“In Thailand – rather like here in Germany, we let off fireworks and rockets. The main thing is for it all to be as noisy and colourful as possible, so that the evil spirits are driven away. Traditionally, the festival is governed by the Buddhist calendar, i.e. it depends on the Moon, and is not celebrated until April. But the young, modern Thais usually celebrate the New Year on 31 December, together with the Western world. And others again stick with the Chinese custom and celebrate their New Year in February.”
After a hop over the Pacific Ocean, my “research trip” takes me to Argentina, where Sabrina lives:
“The food is very important to us on New Year’s Eve. Normally we eat “asado” for dinner, ultra-delicious grilled meat. Other typical delicacies include “pan dulce“” (rather like brioche) and “vitel tone”. Because it’s summer down where we are, we often celebrate New Year’s Eve outdoors, but always with the whole family! At midnight, we then make “brindis” (toast) and look at the fireworks.“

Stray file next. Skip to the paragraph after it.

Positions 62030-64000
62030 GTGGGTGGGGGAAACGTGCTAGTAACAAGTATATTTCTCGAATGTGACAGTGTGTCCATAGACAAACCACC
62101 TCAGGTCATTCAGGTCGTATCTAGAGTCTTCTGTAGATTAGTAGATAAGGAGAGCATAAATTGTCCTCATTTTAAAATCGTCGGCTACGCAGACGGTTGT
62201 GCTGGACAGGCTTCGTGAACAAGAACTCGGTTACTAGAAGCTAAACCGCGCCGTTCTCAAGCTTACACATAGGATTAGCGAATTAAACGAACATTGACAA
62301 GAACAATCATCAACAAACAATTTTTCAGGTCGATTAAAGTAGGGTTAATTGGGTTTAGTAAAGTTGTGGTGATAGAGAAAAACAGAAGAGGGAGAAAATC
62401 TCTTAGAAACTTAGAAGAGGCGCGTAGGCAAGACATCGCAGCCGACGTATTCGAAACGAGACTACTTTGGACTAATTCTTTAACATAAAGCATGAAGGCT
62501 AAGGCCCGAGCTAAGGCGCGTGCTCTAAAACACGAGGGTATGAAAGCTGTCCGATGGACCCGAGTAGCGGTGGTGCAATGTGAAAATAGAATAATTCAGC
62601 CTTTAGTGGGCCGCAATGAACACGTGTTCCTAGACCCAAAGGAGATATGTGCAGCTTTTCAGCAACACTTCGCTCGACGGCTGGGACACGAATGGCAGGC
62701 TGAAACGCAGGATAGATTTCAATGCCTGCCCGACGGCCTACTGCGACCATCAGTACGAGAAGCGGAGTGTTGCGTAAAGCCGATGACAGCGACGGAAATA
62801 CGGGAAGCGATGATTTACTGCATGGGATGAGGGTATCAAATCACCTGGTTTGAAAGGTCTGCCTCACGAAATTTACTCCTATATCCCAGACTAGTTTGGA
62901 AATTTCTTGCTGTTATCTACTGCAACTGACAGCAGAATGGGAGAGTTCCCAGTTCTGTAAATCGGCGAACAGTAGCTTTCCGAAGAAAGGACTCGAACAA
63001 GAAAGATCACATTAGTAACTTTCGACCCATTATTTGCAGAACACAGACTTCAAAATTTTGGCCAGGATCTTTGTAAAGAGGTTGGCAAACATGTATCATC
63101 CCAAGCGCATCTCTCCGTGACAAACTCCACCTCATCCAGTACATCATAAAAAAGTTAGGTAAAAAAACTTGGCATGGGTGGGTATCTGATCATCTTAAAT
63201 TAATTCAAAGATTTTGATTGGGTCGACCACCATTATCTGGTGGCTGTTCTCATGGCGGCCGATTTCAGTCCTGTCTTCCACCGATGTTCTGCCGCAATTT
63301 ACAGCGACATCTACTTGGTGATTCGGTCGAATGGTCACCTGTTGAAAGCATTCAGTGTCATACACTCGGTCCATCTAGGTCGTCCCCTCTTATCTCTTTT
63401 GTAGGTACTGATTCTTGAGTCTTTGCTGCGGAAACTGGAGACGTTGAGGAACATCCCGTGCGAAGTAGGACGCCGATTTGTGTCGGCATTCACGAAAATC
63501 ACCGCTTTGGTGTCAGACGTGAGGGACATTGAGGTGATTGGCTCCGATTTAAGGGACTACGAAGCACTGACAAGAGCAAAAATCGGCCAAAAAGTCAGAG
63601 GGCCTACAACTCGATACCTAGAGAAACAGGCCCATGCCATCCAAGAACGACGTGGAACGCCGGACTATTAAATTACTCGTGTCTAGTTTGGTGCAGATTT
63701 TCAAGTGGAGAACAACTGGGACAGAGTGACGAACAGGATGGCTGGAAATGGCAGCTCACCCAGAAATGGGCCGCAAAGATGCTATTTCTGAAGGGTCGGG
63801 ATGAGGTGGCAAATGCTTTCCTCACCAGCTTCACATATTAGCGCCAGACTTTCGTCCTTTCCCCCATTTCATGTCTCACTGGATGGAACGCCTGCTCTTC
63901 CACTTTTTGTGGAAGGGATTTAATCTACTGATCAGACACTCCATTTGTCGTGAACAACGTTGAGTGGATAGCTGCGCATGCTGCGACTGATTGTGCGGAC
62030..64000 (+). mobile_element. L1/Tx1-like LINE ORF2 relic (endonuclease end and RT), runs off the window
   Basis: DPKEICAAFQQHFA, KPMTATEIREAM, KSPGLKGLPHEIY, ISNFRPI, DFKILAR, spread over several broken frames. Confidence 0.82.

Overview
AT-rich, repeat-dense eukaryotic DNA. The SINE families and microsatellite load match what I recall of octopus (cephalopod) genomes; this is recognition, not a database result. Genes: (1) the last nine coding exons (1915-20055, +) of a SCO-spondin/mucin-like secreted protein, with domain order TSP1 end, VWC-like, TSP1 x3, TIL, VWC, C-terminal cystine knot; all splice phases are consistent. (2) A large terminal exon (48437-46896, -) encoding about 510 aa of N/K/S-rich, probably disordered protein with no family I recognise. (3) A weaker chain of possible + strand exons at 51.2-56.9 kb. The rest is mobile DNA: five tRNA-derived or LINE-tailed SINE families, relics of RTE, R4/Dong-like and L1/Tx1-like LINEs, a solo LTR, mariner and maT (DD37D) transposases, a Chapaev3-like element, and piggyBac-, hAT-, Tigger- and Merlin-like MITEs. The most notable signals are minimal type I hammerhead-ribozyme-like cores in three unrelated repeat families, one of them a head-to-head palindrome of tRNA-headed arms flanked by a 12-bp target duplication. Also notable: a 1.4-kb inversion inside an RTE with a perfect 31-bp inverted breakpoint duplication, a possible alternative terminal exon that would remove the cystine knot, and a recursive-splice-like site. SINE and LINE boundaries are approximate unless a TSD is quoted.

I stay in South America for a while – surely there are differences between the various countries involved there as well?! And indeed there are. In Venezuela, for example, you will find some similarities with Argentina, but also some entirely new elements.
My colleague Rusmel kindly took the time to tell me about it:
“The family is the most important thing on New Year’s Eve! That’s why at midnight everyone’s at home and not out with friends. Mostly, people get together at their grandparents’ home, so the whole family is assembled. Shortly before midnight, it’s traditional to eat twelve grapes – which symbolise twelve wishes for the New Year. Talking of symbolism: you welcome the New Year in Venezuela dressed in entirely new clothing; even new shoes are bought specially for the occasion. You then put cash in different currencies in your trouser pockets – so as to begin the New Year well-dressed and with money in your pockets. When the grandparents then gradually bring the festivities to an end after midnight, the young people meet up with friends and go out together.”
A bit further north, how do they celebre New Year’s Eve in the USA? Nico has partied into the New Year several times over there:
“In the USA, people celebrate with friends and family. With food, fireworks – and kisses. At midnight, you see, everyone kisses everyone else nearby on the lips. And if you’re spending New Year’s Eve in New York, there’s a far-out experience to look forward to: you get to see a huge firework display and the traditional “Ball Drop” in Times Square.“